Somehow, I managed to channel two different Edies within a week. The first was the turban a la Little Edie Bouvier and the second which will probably raise a few ‘Oh dear, she’s doing a Sienna Miller’ comments, who I questioned a little while ago. , is of course Edie Sedgewick – film fodder of the moment since Factory Girl only came out here last week. Well, I found that 200 denier as-opaque-as-you-can-get tights are actually an acceptable pants-alternative to be frollicking around in with my oversized Jens Laugesen white shirt. So yes, I did an ‘Edie’ for the sheer lazyness of a Sunday outfit and because actually the stigma of Sienna Miller doing all false ‘Edie’ has not really affected my own opinion that yup – the real Edie did look fab in those thick tights of hers.
I am not a fan of ‘style guide’ books. There is something both comical and absurd about a person following a book, step by step, on how to dress themselves much like following a recipe in a cookbook or something. I’ve flicked through some of them in disgust and horror (don’t get me started on Trinny and Susannah’s wonderful ways of making everyone look exactly the same….). However, when The Cheap Date Guide to Style, written by Kira Jolliffe and Bay Garnett came out a couple of weeks ago, I was intrigued to check it out and yes, I forked over the money on my first ‘Guide to Style’ book. Why the intrigue? For a start, I was a major fan of Bay and Kira’s Cheap Date magazine which is sadly now defunct and a book coming from these thrifting-obsessive style mavens HAD to have some depth to it beyond the usual ‘This is a pencil skirt. You wear it like this.’ rubbish that I see in some style guides.
After I read through the whole thing in about an hour, I concluded that for me, the book would be better named ‘Style Affirmation.’ The book, far from adopting a ‘Do this, don’t do that’ methodology is about encouraging a unique personal style, cultivating eccentricities and really putting your own stamp on things. This excerpt from the end of the book is a good summary of what it’s trying to get at:
‘There are no rules. The world is your oyster, whether you end up looking fabulously odd and asymmetrical or chicly reined-in and conventional. By listening to your own opinion, the possibilities are endless. Absorbing an old Cecil Beaton photo, you could be inspired to wear kid gloves in grey with pearl wrist buttons of an evening out, and why not? Limitlessness is an addictive fix."
It is a book that in some ways is already preaching to the choir since if you’re a thrifter or vintage-lover, there won’t be any revelations in this book but rather than giving you new insight, you’re sort of agreeing with everything and thinking ‘This book gets me!’. Well at least, that was the case with me. If you’re not inclined to go rooting around charity shops for finds or you don’t wish to be a style eccentric, then it’s unlikely the book is going to suddenly convert you so in fact, the audience for this book is a little on the niche side.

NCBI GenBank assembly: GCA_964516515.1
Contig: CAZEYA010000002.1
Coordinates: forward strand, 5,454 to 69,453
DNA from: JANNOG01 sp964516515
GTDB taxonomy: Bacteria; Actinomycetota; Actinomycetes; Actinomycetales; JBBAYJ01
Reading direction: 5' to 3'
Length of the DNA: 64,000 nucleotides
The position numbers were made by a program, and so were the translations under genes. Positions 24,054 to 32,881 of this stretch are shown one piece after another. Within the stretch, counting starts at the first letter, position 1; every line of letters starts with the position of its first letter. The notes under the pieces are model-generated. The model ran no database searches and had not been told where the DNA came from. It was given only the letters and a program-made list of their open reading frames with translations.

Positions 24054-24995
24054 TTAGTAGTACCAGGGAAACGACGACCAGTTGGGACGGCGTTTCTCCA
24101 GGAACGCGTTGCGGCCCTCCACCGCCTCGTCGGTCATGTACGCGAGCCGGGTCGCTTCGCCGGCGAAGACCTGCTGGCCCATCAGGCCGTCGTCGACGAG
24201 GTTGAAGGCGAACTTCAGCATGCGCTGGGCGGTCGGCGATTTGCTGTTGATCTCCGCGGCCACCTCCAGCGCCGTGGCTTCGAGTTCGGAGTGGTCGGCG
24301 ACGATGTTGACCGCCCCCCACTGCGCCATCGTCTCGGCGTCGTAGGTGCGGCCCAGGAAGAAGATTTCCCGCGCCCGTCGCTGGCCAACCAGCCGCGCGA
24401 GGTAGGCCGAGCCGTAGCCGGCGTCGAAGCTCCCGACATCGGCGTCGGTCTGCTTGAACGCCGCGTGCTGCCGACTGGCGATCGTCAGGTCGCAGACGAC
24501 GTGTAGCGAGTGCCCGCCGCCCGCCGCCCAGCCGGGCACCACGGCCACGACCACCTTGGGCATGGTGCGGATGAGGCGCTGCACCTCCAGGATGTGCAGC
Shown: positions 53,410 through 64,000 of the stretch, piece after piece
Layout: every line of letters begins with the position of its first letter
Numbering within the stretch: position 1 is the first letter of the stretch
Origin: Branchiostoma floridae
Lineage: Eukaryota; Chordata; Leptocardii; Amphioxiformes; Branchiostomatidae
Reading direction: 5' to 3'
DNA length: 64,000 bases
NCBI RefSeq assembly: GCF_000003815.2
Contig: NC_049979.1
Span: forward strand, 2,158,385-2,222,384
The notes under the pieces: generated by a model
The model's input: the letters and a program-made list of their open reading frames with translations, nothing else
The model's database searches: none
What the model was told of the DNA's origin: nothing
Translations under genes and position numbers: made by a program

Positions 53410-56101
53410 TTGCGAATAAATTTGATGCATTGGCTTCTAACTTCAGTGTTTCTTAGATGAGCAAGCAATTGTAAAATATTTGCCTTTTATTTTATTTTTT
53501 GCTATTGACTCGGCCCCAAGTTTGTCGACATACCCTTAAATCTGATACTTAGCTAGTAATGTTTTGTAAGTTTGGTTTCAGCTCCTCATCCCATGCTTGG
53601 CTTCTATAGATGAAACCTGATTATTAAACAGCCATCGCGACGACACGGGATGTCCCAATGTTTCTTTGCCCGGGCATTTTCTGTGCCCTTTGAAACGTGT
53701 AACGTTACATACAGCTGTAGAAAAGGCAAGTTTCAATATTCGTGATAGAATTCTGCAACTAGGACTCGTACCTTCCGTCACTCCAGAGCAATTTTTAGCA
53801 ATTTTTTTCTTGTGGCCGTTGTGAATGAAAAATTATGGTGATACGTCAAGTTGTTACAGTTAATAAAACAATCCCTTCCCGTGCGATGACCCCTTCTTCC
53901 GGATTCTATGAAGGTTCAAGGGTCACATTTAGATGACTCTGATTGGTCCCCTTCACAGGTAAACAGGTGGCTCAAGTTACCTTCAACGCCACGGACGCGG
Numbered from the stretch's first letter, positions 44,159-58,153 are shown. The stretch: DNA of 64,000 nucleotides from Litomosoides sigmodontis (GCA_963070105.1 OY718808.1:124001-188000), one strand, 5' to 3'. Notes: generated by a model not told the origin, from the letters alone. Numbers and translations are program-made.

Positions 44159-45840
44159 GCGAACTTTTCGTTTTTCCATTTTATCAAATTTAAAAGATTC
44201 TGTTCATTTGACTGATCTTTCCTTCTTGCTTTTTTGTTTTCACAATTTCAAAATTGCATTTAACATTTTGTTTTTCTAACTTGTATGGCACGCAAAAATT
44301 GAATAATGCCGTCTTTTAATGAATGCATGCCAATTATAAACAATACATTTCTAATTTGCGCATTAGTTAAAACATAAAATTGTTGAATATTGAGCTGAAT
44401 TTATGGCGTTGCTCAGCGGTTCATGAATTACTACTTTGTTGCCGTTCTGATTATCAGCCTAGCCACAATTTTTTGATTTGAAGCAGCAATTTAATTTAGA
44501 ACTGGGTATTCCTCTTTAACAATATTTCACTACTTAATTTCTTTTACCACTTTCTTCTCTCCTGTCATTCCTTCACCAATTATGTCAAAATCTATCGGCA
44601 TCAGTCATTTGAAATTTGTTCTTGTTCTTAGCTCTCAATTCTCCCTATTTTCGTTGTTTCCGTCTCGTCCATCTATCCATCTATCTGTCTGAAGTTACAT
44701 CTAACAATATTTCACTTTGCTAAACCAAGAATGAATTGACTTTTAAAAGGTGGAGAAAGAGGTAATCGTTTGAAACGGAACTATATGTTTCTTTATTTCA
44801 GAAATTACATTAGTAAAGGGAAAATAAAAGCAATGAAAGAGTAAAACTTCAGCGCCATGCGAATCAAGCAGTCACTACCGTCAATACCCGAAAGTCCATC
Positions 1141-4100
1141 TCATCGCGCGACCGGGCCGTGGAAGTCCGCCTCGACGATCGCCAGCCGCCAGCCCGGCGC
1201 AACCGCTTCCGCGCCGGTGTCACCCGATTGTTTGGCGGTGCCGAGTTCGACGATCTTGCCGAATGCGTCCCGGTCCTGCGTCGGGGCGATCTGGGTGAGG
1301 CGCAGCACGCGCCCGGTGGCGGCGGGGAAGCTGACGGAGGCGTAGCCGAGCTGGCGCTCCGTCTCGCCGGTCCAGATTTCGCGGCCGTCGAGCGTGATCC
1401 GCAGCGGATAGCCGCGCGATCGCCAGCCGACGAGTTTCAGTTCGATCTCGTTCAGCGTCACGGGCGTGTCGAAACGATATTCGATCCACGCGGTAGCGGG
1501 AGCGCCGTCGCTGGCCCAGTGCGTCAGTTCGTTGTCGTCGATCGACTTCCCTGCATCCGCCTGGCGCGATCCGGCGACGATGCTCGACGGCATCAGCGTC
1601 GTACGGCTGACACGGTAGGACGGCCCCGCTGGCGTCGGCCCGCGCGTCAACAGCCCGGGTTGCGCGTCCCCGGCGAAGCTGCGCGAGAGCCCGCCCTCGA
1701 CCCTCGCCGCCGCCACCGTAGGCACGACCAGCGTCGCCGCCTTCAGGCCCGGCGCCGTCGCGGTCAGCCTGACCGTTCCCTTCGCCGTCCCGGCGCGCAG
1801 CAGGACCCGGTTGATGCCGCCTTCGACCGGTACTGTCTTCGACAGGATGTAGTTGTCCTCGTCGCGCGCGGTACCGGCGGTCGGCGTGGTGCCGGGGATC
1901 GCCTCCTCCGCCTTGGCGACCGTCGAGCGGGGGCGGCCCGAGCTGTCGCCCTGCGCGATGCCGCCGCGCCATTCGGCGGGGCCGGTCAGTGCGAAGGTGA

So for example, when the book was going through their idea of ‘Wardrobe Basics’, instead of opening me up to something new, it actually gave me a few practical reminders, such as going to the dancewear store to pick up more ballet warm up shoes, getting a simple grey sweatshirt and also some painters trousers from a hardware store, all things I would have done anyway.
It also features some style insight/advice from a good mix of people from Chloe Sevigny, Anita Pallenberg, Anna Piaggi, Vivienne Westwood, Camilla Nickerson, Kelis and strangely Mischa Barton – probably the only major blight in the book. No offense to any Mischa fans, but I’m not convinced by her supposedly ‘unique’ and ‘individual’ style. But bar that, great quotes like ‘I think one should be completely relaxed, and a little bit off, assymetrical’ (Anna Piaggi talking about style), ‘You can be stylish and not necessarily chic.’ (Chloe Sevigny) and ‘It’s much more fun to be your alter-ego; it’s good to be your imaginary best friend.’ (Angela Butolph talking about adopting different style personalities). These are some of the fashion archetypes, you might want to feel like chanelling for a day:
Then there is the fashion mindset that runs throughout the book which is encouraging people to thrift and go vintage with repeated references to the icons of the past laid out in a collage/mood-board format. There is reverance for the past:
It really does try and make you see the origins of your clothing do not end at big chain stores:
So, I suppose, though I’m not recommending this book as a ‘Guide to Style’ – i.e. someone looking to completely reinvent themselves and following this step by step, word for word, which I still maintain is a hideously bizarre way of approaching personal style, I’m definitely saying buy it and read it to just nod in agreement and re-affirm what you already know is right anyway.